The vulcanized fiber grinding discs thus obtained were tested on a commercially available high frequency plate grinding apparatus against cold-rolled fine metal plates of CK45-03 (DIN 17200) of size 500×100×2 mm. For this purpose the grinding disc is inclined with an angle of attack of 10 degrees and rotated at a speed of 6500 r.p.m., five times per cycle for a duration of 9.5 seconds each time over the lone edge of the steel plate. Subsequently the amount of cut test material is determined by weighing. The contact pressure is initially at the start of the test 40N and is increased with each new cycle by 5N to a constant loading of 60N. The test is continued until less than 10 g is cut in a cycle. The total of metal removed is then the grinding performance of the test disc in grams. For comparison purposes, a vulcanized fiber grinding disc is made with normal fused corundum of P36 grain size. This disc is otherwise identical to the other disc and is made in the same way. The comparison disc was tested under the same conditions. The grinding performance of this disc is taken to be 100% for the relative comparison.
The disc manufactured with sintered abrasive grain according to the method of invention achieved a grinding performance of 350% compared with the grinding performance of the comparison disc coated with normal fused corundum.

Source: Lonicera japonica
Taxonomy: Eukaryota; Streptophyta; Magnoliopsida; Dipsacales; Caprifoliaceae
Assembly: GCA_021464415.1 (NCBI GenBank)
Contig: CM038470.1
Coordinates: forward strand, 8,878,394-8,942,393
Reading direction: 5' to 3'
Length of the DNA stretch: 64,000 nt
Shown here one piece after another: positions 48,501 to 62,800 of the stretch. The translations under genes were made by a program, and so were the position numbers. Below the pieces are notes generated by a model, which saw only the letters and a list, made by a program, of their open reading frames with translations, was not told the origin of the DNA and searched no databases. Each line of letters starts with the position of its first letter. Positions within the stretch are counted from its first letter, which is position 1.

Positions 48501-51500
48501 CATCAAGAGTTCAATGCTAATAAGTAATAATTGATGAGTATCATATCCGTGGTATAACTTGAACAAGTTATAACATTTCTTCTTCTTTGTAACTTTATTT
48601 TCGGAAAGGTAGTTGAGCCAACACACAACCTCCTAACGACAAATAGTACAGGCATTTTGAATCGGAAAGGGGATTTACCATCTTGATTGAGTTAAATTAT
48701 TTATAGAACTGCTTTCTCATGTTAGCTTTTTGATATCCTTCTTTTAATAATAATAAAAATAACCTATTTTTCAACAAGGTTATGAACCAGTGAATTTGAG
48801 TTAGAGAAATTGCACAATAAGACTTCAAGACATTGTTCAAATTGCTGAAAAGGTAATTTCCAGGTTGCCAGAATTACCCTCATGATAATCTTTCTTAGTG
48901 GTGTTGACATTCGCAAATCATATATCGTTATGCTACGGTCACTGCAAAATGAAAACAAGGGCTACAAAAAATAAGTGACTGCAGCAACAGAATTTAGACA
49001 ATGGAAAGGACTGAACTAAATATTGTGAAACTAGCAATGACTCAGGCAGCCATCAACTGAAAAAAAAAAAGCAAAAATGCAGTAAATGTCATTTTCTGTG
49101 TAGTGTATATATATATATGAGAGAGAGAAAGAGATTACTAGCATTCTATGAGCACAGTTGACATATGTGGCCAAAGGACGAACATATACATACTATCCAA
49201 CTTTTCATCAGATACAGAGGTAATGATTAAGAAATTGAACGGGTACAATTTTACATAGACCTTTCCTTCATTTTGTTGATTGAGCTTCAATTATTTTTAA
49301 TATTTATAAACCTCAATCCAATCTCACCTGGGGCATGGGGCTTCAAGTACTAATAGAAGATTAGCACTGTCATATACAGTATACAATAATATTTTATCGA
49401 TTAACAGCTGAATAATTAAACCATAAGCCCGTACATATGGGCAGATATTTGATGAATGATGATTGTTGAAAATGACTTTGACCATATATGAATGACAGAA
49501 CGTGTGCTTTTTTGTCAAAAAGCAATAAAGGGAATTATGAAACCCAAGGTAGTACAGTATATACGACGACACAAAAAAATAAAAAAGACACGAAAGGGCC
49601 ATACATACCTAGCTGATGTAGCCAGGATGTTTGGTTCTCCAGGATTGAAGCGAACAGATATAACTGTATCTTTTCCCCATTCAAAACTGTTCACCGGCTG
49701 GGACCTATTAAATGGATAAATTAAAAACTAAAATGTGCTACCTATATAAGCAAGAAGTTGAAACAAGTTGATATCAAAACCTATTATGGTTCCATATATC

A starting mixture is prepared from 2500 g calcined alumina, 50 g quartz powder, 150 g magnesium oxide, 6 liters water and 240 ml 90% acetic acid. From this mixture a granular abrasive material according to the method of Example 1 is produced. The resulting material has a density of 94% of the theoretical density. The material is processed in a similar manner to Example I to produce vulcanized fiber discs, and tested. On testing, the abrasive performance achieved is 374% of the grinding performance of the comparison disc coated with normal corundum.
The method of Examples 1 and 2 is (essentially) repeated but with a mixture of 2500 g calcined alumina, 35 g quartz powder, 75 g zirconium silicate, 150 g magnesium oxide, 5 liters water and 240 ml 90% acetic acid. The isostatically compressed lumps are heated slowly to 600° C. and then quickly to 1250° C. and kept there for 25 minutes. Then the temperature is raised quickly to 1450° C., and the lumps are sintered for 30 minutes to a density of 93% of the theoretical density. The grinding test is carried out in the manner already described and yields a grinding performance of 384% of that of a vulcanized fiber grinding disc coated with normal corundum.